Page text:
We’re in the golden age of medical device innovation where we can build and design things that we only dreamed of 30 years ago. All thepieces we need—the School of Medicine, the College of Engineering, the School of Business, the College of Law, and the leaders on

Mark Paul

campus––are in place to make this happen. It’s just one of those great moments where everything is coming together, and I want to be a part of that.

You say we’re “in a golden age of medical device innovation.” Can you elaborate on that and give us a few examples?

The reason I think it's that golden age is you have a convergence of things happening. We can now build and design medical technologies at a nano scale. So, we operate in your brain through an inner lumen that's smaller than a pencil lead. We have imaging inside the human body that is rapidly progressing. We have robotics and artificial intelligence that are on the horizon that will improve health care by leaps and bounds.

All these things are converging, and if we do it the right way, as we can and will at the Center for Medical Innovation, we can change health care together and make it better.

What can the Center for Medical Innovation do, specifically, to propel these ideas forward?

So, here's my vision. Physicians, whatever their specialty might be, have ideas all the time while they're treating their patients. But what do they do with them and how do you get them from someone's head or a notepad all the way through discovery?

I want those ideas to flow into the Center for Medical Innovation, where we can share them with biomedical engineering students. You can’t do anything without engineers. It’s impossible. CMI will foster that passion for mission but will be engineered with student innovations to make those ideas into reality.

But there’s another piece of that idea that needs to be addressed. And that’s where the business students come in. What’s the size of the market? What’s the reimbursement? How much does it cost? How is the design built for manufacturability? Can you prove that it works?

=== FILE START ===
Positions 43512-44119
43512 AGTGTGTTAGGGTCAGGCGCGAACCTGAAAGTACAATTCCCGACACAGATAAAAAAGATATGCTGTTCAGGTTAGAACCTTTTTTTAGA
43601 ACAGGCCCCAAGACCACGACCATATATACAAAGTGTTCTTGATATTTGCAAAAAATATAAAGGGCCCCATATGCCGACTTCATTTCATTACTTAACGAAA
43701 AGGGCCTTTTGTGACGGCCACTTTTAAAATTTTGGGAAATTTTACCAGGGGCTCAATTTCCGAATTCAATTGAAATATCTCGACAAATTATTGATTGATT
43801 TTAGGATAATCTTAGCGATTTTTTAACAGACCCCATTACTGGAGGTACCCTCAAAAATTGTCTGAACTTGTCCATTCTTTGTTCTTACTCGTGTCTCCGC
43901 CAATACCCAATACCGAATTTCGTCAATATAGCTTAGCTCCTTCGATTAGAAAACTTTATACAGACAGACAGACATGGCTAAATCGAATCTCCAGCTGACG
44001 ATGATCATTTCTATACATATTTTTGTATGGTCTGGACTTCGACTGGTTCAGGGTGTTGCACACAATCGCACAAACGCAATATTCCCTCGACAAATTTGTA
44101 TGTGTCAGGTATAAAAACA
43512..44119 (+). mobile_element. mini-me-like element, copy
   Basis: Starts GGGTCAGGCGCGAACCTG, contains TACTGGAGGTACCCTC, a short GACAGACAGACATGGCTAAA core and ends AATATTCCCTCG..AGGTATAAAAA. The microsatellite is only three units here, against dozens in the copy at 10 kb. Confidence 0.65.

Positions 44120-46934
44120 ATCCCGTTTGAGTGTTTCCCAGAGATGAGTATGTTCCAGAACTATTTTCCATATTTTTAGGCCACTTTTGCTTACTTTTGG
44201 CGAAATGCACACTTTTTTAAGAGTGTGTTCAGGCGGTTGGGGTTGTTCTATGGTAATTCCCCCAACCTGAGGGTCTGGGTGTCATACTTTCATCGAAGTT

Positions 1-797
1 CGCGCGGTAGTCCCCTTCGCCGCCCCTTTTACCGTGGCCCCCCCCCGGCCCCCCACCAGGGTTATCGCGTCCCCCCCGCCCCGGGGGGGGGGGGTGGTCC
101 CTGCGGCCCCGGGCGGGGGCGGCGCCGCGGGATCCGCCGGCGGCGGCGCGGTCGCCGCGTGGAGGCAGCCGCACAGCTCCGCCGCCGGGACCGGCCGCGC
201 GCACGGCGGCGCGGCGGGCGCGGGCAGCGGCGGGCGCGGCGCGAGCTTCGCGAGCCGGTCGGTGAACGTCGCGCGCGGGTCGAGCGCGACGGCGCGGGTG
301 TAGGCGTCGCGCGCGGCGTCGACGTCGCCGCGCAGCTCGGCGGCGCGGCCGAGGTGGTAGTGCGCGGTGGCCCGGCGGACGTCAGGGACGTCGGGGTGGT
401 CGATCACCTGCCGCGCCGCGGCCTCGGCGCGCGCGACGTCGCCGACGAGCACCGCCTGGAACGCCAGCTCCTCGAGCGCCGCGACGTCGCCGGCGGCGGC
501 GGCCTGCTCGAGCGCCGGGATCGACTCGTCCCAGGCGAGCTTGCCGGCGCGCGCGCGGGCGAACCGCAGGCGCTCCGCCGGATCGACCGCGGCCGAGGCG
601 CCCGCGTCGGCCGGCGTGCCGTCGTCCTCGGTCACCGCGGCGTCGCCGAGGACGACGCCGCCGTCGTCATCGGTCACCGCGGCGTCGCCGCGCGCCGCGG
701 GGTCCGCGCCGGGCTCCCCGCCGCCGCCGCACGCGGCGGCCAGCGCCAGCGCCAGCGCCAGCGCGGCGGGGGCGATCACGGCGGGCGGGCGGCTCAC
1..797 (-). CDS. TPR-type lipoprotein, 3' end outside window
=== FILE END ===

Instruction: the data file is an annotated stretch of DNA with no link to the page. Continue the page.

So, you need that business side. And then I also want to bring in the legal aspect, because if you don't do good legal work up front, you lose your ability to patent and protect the idea.

I want to do a convergence of those ideas and develop those technologies to license for the university or to spin out startups. But I also want to help students get good jobs, and I want them to be fabulous innovators in the world to come for all of us.

It sounds like you believe in being a mentor who helps others find their way. Can you tell us more about that?

I love mentoring others. I've taken my business (Stryker Neurovascular) from a little handful of employees to 1,200 employees in 70 countries around the world.

Those employees will all tell you I have a passion, a kind of a fire within. I'm also a mission guy. If the mission involves helping the University of Utah bring our medical staff together with engineers and students to develop their ideas and take it externally and develop those students, then I'm in on that mission.

What will be the toughest challenge for you in this job?

Every person that'll be in a room with me at the Center is smarter than me. To be honest, moving from industry to a university setting will be a new world for me. I have so much to learn.

On the other hand, I expect to be taught something new every day by my students and faculty members. And every day I'm going to try to teach something new to them. A culture of expecting to teach and to be taught is critical in developing new concepts.

This next generation are better innovators than us. Their world has been all about innovation. I've noticed as people get older, they innovate less. It’s the young people who innovate. I have wisdom and they have immense talent and potential. I just want to share my wisdom to prepare the next generation of medical technology innovators.